Honoring Legends in Dance at the 2022 Dance Magazine Awards
The dancers, choreographers and scholars that make up this remarkable group of 2022 Dance Magazine Award honorees are notable not only for their artistry but also for their impact on the field of dance and the world at large. We’ll honor them at a celebration that will benefit the Harkness Promise Awards at Chelsea Factory in New York City on Monday, December 5. Join us for an evening of performances and presentations for each honoree. Find tickets at dancemediafoundation.org.
It’s hard to throw around a phrase like “voice of a generation” without feeling hyperbolic. Yet it comes to mind when thinking about Kyle Abraham. No matter whether he’s tackling old-fashioned topics like love or bringing a contemporary take to issues like identity and community, this 45-year-old choreographer captures something exceptionally current in his work. Moments of all-out hustle might dissolve into soft introspection or a sexy, badass strut as he seamlessly sews together movement from the studio and the street, confirming the legitimacy of artistry from both sources. What might stand out most is how poignantly he uses the body to portray vulnerability—the vulnerability of forced machismo, of being Black in America, of life today.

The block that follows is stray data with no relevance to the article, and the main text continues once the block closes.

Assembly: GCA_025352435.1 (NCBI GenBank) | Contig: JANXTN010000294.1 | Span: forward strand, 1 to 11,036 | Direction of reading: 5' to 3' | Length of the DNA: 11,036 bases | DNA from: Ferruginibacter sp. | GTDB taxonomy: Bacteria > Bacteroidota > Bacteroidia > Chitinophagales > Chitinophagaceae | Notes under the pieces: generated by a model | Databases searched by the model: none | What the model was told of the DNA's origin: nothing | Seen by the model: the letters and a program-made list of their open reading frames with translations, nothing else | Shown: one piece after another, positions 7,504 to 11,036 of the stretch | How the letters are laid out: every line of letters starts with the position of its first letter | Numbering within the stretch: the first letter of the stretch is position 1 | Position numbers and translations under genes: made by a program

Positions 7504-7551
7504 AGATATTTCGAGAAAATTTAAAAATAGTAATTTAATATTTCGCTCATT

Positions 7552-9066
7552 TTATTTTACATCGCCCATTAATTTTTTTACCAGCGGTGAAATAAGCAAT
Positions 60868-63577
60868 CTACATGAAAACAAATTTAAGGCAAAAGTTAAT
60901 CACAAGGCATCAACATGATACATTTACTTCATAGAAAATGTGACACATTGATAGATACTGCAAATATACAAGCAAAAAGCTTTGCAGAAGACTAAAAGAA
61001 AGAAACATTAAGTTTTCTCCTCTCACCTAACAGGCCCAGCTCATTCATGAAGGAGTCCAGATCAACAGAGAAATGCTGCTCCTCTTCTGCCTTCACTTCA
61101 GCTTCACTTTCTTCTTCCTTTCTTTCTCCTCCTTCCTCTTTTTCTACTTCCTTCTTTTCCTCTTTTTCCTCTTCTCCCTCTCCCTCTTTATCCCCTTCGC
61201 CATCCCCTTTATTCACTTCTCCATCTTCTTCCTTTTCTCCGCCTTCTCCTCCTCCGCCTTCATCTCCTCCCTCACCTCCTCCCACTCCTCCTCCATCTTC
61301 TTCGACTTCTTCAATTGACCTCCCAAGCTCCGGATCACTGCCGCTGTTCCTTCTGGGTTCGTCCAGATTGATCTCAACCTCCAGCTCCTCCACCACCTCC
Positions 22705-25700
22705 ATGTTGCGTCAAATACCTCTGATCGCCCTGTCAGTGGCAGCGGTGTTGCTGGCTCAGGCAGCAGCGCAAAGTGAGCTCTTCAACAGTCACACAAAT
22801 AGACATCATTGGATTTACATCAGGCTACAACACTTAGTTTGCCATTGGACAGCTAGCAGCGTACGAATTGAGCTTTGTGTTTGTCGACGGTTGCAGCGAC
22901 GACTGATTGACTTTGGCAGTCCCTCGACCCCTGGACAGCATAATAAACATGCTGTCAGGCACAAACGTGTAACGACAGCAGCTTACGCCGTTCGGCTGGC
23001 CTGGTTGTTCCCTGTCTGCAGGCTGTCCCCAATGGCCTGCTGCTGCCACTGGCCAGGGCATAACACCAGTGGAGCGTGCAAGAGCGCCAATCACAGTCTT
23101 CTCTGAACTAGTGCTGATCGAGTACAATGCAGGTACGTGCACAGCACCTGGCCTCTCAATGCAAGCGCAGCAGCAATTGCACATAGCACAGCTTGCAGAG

Abraham first became a talk-about with Inventing Pookie Jenkins, a hip-hop–inflected solo he performed decked out in a romantic tutu at New York City Center’s 2007 Fall for Dance festival. Once he formed his own company, now called A.I.M by Kyle Abraham (an abbreviation of the former name, Abraham.In.Motion), he made a splash with 2010’s Bessie Award–winning The Radio Show, looking at the loss of communication and his father’s Alzheimer’s through the lens of the closing of Pittsburgh’s only hip-hop radio station. A couple years later, Pavement, inspired by the movie Boyz n the Hood and W.E.B. Du Bois’ The Souls of Black Folk, cemented his reputation as a true original. More awards and raves steadily followed. Commissions from ballet star Wendy Whelan and others led to a series of creations for New York City Ballet, starting with the jaw-dropping The Runaway, bringing Pookie Jenkins’ swagger to Balanchine’s house with hauntingly beautiful solos for principal Taylor Stanley in particular. It’s no surprise that top companies like Alvin Ailey American Dance Theater, The Royal Ballet, Hubbard Street Dance Chicago and others have all clamored for their own Abraham premieres.